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21st Century Schools

21st Century Schools

I recently visited a friend of mine who is an Assistant Principal at a primary school in Melbourne, Australia. Together with the School Principal, she has been overseeing the design and construction of a new building at her school for the past 3 years. I had heard a great deal about the project and was very excited to visit her school. Patrick Architects, a Melbourne based company, were chosen to design the new building due to the innovative thinking of the design tender and research the company had undertaken on 21st Century Schools to provide the vision to plan open and flexible learning spaces. The tender aligned with the existing school site and suggested cost-saving ideas to enable students to move into the new areas before demolition was completed.

When I arrived I was astonished by what I saw. A well-designed, aesthetically pleasing, inspirational 21st Century School. Commencing in 2012, the planning and design period took 2 years and the building project commenced February 2014. The Design Brief highlighted the school’s values, included natural elements from the geographical location, and offered technology amplification with data outlets in passageways, theaterette and learning areas. Large screen televisions with mini computers and wireless keyboards were included in every teaching space. Sustainable choices were made with north-south directionality of the building; and the installation of vents and louvre windows to capture the light while eliminating the need for air conditioning.  Water tanks were installed to recycle water and allow for irrigation of the site.


Creative design elements and colors inspired by the school’s environment and surrounding flora.

Most importantly the design embraced pedagogy to support learning for Generation Z and Generation Alpha students including moveable walls and wheels on furniture to rearrange learning spaces for flexible options.  Design features were also included in the existing buildings to create an overall flow and sense of oneness with the new building  creating the feel of a whole new 21st Century School. Garden and play areas were also designed to offer active and passive playgrounds while providing safe open viewing for supervising staff. New playground equipment will continue the color themes from the indoor spaces.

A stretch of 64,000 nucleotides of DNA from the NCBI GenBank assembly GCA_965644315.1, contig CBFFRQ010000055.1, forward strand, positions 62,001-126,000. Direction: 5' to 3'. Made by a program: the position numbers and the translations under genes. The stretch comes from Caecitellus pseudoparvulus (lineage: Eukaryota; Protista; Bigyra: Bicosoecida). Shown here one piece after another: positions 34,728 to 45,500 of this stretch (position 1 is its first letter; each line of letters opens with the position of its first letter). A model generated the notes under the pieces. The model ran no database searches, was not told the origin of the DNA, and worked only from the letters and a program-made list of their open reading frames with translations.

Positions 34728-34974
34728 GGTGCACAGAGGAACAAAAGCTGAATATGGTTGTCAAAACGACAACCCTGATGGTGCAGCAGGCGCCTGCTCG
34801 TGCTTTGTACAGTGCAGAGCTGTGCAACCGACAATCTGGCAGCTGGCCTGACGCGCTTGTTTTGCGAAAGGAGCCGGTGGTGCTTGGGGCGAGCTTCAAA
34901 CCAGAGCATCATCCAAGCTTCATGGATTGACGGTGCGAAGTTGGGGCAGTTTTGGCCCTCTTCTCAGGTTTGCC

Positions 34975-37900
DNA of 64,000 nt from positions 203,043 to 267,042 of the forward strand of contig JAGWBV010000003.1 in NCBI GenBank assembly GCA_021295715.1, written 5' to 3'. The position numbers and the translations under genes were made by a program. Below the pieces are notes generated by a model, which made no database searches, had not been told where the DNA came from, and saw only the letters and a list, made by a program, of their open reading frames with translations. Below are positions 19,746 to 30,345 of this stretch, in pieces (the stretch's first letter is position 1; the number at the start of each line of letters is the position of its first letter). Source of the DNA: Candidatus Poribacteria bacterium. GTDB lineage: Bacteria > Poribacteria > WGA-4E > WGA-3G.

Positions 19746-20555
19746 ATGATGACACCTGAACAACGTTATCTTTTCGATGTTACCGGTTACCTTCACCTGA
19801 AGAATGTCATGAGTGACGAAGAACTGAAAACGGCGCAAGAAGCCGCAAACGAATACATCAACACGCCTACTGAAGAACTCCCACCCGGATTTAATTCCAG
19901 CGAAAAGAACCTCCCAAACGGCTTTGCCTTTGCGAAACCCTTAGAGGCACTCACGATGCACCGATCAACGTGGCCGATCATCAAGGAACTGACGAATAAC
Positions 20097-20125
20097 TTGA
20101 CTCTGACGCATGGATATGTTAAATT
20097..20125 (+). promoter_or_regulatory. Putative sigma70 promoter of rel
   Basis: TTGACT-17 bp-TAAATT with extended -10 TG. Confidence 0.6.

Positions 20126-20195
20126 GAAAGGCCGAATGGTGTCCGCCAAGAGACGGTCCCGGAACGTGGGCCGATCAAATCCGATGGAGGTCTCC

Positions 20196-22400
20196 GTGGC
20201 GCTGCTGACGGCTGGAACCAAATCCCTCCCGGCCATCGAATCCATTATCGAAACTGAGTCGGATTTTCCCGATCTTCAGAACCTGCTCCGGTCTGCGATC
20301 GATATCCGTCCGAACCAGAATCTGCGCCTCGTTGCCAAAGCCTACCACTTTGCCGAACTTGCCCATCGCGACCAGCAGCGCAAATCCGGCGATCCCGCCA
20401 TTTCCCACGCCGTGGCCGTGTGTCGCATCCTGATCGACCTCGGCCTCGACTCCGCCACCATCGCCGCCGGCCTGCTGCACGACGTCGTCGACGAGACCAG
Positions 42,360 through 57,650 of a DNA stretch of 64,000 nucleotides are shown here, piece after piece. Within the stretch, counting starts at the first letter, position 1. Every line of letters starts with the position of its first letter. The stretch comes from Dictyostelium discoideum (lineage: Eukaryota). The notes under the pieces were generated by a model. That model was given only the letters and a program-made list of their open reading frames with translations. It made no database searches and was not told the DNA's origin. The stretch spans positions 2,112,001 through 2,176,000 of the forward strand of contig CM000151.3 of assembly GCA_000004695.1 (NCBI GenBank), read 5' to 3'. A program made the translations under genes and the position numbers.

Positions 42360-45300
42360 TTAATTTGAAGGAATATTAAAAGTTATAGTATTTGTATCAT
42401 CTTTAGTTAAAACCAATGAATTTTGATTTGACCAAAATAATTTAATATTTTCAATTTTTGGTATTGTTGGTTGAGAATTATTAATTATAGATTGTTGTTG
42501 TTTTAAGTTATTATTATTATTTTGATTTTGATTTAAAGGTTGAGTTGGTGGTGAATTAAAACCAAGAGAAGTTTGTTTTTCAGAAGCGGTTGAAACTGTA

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The school has been in a state of constant disruption for the last year as bulldozers and builders worked alongside students learning in temporary spaces and portables. “It’s been a lot of hard work and shifting students around locations to keep the school functioning,” claimed my friend, “But it has been certainly worth it.” The smiles I saw on students’ faces, the focus on learning tasks and comments I heard from students, teachers, parents and grandparents were so positive and affirming. In fact, unknowingly the school had used what Clay Christensen terms  ‘disruptive innovation’ in his book, “Disrupting Class: How Disruptive Innovation Will Change the Way the World Learns”.



Disruptive innovation. Work on new buildings and landscape while students are learning each day.

Students, parents and teachers are thrilled with the new building and enrollments for the 2015 school year have increased by 33% compared to previous intake numbers. The project has inspired and motivated the whole school community and created a springboard into international education and further change to ensure students develop 21st Century Skills to thrive in our changing global and technological world. I take my hat off to the school leaders and teachers for the commitment they have made to take their school into the future.  International school leadership and other schools worldwide should be looking at similar flexible learning spaces to prepare students for global connectedness.